The last two strikes — one in Nabinagar and another in Obra — were more ferocious in nature. The latest spell of Maoist raids has altogether cost 20 lives. Panic has gripped Aurangabad district, particularly the areas where armed guerrillas in uniform are seen moving freely. The fear among the men-in-uniform can be gauged from the fact that they prefer to move in private and public vehicles instead of in police patrol cars. Travel in non-police vehicles is considered safe in the region as Maoists seldom target them. Maoist sources revealed they were simmering in anger against some big landowners who have started farming on agriculture land “confiscated” under the economic blockade programme.

This theory has found some sympathy in the state’s political class. Independent MLA from Obra, Som Prakash, said: “Obra in particular and Aurangabad district in general have been a saga of inequitable distribution of land, fostering inequality in society for centuries. The actual solution lies in equitable distribution of land rather than some sort of knee-jerk reaction.” Several places in Aurangabad district have, of late, witnessed skirmishes between rebels and landlords mustering muscle and courage to reclaim their farmland in Goh, Nabinagar, Obra and Madanpur blocks. Recently a landowner, Ram Niwas Singh (50) of Azan village, faced the wrath of the rebels. Hundreds of people armed with batons, spears, axes and hatchets invaded the eight-acre plot, which Ram Niwas tried to recapture with the help of the police. Ram Niwas and the police forces retreated in a hurry when they saw the rebels advancing menacingly. Similar was the saga of Ram Sagar Yadav (32) of Nizamatpur and Pramod Yadav (42) of Azan village.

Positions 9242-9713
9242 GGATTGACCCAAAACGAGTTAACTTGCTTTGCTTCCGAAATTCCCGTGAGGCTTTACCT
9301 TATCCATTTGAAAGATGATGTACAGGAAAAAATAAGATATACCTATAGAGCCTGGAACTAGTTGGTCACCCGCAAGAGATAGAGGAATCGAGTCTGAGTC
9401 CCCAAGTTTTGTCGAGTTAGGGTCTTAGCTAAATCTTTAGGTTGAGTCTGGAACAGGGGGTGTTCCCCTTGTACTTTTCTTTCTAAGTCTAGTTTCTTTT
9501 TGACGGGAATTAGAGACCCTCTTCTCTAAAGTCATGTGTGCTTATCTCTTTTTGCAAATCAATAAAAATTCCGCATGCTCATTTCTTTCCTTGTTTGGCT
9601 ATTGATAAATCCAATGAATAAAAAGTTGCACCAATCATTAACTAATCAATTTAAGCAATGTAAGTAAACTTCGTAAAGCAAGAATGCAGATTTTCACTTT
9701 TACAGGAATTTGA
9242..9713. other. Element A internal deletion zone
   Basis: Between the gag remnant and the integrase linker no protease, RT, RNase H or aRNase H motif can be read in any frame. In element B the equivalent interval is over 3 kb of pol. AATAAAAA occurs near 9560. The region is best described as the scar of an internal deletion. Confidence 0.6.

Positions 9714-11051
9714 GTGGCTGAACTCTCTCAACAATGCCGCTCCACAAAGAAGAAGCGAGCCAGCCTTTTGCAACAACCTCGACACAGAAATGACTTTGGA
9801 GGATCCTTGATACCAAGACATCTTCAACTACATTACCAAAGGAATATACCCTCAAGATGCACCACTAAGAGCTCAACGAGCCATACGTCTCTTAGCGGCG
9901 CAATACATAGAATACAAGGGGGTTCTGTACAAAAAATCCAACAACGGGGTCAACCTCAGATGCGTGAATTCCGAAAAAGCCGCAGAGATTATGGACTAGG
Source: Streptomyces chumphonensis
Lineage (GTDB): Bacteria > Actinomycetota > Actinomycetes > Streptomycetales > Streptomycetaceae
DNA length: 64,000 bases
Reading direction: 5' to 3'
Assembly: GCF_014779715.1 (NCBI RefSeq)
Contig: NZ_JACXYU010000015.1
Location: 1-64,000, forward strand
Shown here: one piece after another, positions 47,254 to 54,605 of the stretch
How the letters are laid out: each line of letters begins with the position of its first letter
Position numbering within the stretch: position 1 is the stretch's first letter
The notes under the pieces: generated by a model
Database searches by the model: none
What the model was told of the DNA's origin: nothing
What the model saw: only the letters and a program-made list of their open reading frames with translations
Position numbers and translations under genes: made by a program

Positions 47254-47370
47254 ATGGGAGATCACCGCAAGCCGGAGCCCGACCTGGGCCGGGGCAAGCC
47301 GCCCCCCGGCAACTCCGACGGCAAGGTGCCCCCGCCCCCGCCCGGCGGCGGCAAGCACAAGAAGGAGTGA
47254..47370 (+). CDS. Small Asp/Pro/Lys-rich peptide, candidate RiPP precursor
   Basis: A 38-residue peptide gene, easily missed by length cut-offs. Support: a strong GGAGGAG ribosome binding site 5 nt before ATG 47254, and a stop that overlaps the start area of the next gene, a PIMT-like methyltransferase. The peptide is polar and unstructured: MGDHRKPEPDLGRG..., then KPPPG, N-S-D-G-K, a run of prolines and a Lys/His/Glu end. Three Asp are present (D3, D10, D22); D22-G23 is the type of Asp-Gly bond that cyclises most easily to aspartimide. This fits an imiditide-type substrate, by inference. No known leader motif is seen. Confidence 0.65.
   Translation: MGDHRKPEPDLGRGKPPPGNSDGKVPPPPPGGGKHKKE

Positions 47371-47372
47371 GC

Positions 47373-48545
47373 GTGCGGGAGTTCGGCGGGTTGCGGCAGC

They were forced to forfeit their ownership over 18 acres and 22 acres of land respectively. The Maoists seized the land under the “economic blockade” programme and distributed them among the landless people. The two farmers tried to regain control over their land on the “assurance” from the local police picket officials. Ram Sagar said that in July, the Maoists pasted pamphlets on his house commanding him not to set foot on the piece of land.

“They came to my house around midnight, pasted pamphlets and left after raising slogans. But they didn’t harm any member of the family,” he said, adding that the local policemen showed no urgency when informed about the episode. Some landowners under the cover of anonymity revealed that even Goh MLA Ran Vijay Singh has been a “victim” of economic blockade. “Not to speak of others, even a ruling party MLA has to bow before the firepower of the Naxalites. The MLA has been on good terms with some top ranking leaders of the outfit,” a farmer said, adding that the legislator managed to till a few acres of land after using his contacts with the Maoists and also with the help of the police. Ran Vijay Singh admitted that he facilitated setting up of a police picket at his native village.

He also conceded that his agriculture land in his ancestral village had been “captured” by the Naxalites. Talks with a cross-section of the people revealed that the recent Maoist attacks were aimed at creating panic among the general masses. “Before July, the Maoists were defensive after the police arrested several senior leaders,” they said. After July 2013, the Maoists stepped up their activities and carried out major operations to keep the influential farmers away from their native places so that they could not interfere into their affairs. Most of the big landlords of the district have shifted either to Patna or the district headquarters town of Aurangabad out of fear of Maoist reprisals, the residents said.